In years before World War I (1914–18) and in the decade following, there were numerous air races in the United States and Europe. The most famous of these aerial speed contests was the international competition known as the Schneider Cup Races. Jacques Schneider, a wealthy French aero-enthusiast, originated the races as a stimulus for seaplane design and the development of overwater flying. The competitions were administered by the Fédération Aéronautique Internationale and offered a trophy valued at some $5,000.1
The races were for seaplanes and had to be flown entirely over water for a minimum distance of 150 nautical miles. Competitors raced against the clock, not each other, with the fastest average time winning. And the races had to be international in character. The first Schneider race was held in 1913, with the United States represented by a privately sponsored entry. The races were suspended during World War I, then resumed in 1919.
Subsequently, the U.S. military entered the Schneider races three times. The U.S. Navy–Curtiss racers twice won first and second places.
In 1921, the Navy decided to compete in the Pulitzer Trophy Race, which the Army had won the previous year. Curtiss was the only major U.S. aircraft firm with prior experience in racer design, and on 16 June 1921, the Navy awarded the firm a contract for two aircraft. The Navy had no effective designation scheme, so the aircraft were designated Curtiss Racer (CR) No. 1 and CR No. 2 (which was retained in naval service).2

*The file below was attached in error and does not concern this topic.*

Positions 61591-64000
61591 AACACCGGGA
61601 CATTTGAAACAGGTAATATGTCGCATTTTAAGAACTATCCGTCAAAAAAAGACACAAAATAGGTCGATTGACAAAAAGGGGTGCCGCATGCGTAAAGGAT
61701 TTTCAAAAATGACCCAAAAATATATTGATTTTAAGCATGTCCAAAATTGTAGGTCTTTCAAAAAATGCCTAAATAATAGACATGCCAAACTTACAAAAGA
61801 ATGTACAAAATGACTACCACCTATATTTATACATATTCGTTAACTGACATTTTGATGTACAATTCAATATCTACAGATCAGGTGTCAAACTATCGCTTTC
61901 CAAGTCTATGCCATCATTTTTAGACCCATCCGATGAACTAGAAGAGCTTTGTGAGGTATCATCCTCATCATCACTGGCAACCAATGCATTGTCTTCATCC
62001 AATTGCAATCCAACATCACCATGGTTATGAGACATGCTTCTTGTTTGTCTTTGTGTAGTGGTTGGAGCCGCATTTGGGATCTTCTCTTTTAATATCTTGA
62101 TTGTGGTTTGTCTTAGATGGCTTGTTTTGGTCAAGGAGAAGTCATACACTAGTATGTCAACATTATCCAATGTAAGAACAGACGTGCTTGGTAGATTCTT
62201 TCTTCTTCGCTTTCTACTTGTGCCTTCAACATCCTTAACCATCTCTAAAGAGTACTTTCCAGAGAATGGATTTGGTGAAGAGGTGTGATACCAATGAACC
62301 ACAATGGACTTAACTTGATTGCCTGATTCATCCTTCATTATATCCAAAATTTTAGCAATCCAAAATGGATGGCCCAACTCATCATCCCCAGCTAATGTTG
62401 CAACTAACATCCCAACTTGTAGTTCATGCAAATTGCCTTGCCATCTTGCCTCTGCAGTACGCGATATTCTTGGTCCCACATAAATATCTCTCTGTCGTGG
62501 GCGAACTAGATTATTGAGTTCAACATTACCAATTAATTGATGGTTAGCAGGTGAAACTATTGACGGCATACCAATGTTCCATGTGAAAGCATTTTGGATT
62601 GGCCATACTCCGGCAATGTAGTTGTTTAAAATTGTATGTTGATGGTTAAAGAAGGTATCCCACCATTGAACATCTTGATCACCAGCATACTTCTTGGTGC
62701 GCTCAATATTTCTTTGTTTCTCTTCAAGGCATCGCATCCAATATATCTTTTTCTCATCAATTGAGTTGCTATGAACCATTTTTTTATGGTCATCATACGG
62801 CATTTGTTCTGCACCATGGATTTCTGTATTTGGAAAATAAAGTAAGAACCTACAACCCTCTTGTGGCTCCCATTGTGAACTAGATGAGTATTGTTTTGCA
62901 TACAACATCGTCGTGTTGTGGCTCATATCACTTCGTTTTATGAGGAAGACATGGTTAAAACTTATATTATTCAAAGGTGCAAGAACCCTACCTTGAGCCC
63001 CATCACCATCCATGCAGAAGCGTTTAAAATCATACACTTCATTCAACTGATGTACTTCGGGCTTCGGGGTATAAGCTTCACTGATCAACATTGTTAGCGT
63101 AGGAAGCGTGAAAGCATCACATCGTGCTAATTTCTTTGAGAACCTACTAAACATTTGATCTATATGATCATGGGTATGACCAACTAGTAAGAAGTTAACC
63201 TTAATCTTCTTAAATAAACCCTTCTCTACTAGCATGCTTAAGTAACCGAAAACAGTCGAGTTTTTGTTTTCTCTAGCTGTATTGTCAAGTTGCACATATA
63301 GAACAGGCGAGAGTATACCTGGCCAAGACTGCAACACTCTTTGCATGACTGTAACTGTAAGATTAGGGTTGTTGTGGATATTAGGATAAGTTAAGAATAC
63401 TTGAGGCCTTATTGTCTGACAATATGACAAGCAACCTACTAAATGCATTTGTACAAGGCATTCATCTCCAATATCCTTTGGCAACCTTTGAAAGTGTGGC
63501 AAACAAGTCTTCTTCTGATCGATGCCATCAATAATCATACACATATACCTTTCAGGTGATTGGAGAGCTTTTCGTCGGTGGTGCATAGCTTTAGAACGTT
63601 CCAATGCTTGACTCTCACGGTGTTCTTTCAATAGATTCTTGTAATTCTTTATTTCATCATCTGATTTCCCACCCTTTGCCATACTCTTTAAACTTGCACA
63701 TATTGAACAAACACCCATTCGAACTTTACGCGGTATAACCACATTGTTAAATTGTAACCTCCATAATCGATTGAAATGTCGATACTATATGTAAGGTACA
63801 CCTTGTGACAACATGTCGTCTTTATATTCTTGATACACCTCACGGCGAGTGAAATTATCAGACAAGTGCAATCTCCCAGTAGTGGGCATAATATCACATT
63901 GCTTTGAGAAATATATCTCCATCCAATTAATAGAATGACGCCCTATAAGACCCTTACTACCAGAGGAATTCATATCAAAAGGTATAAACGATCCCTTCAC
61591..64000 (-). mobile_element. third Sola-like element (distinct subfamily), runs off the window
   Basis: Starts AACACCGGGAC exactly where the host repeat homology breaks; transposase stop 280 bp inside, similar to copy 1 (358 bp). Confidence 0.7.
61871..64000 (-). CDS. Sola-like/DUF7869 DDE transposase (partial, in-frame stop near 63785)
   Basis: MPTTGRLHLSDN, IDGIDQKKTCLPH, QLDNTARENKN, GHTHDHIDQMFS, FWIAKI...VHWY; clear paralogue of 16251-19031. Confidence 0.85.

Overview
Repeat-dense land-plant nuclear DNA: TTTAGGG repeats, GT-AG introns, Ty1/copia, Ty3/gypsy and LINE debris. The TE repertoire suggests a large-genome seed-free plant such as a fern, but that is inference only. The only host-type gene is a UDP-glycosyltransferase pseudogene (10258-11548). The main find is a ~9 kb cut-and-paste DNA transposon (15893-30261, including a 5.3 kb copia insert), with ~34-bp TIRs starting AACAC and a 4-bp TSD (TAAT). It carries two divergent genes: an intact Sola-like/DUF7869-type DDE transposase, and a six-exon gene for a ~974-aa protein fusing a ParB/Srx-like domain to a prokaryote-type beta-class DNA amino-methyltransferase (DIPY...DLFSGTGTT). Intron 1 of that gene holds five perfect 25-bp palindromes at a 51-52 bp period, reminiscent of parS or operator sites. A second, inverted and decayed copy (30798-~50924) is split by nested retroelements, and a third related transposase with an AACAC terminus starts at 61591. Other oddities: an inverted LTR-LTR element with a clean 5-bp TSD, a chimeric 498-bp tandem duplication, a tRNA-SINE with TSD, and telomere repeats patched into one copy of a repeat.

Designed by Mike Thurston and Henry Routh and built at Garden City, Long Island (New York), these were streamlined biplanes with a single, open cockpit. Their original 425-horsepower engines operated on a mixture of 50 percent Benzol and 50 percent gasoline. A variety of drag-reducing features were incorporated. Both CRs had wheeled undercarriages, but there were slight differences in the two aircraft.
The first CR was test flown on 1 August 1921. That same year the CR-2 was “borrowed” from the Navy by Curtiss, and its test pilot easily captured first place in the Pulitzer race with a speed of 176.7 mph. The aircraft later attained 197.8 mph. The CR-2 was modified for the 1922 Pulitzer races. Flown by a Navy pilot, it came in third place behind two Curtiss R-6s. The Navy plane flew at 193.2 mph.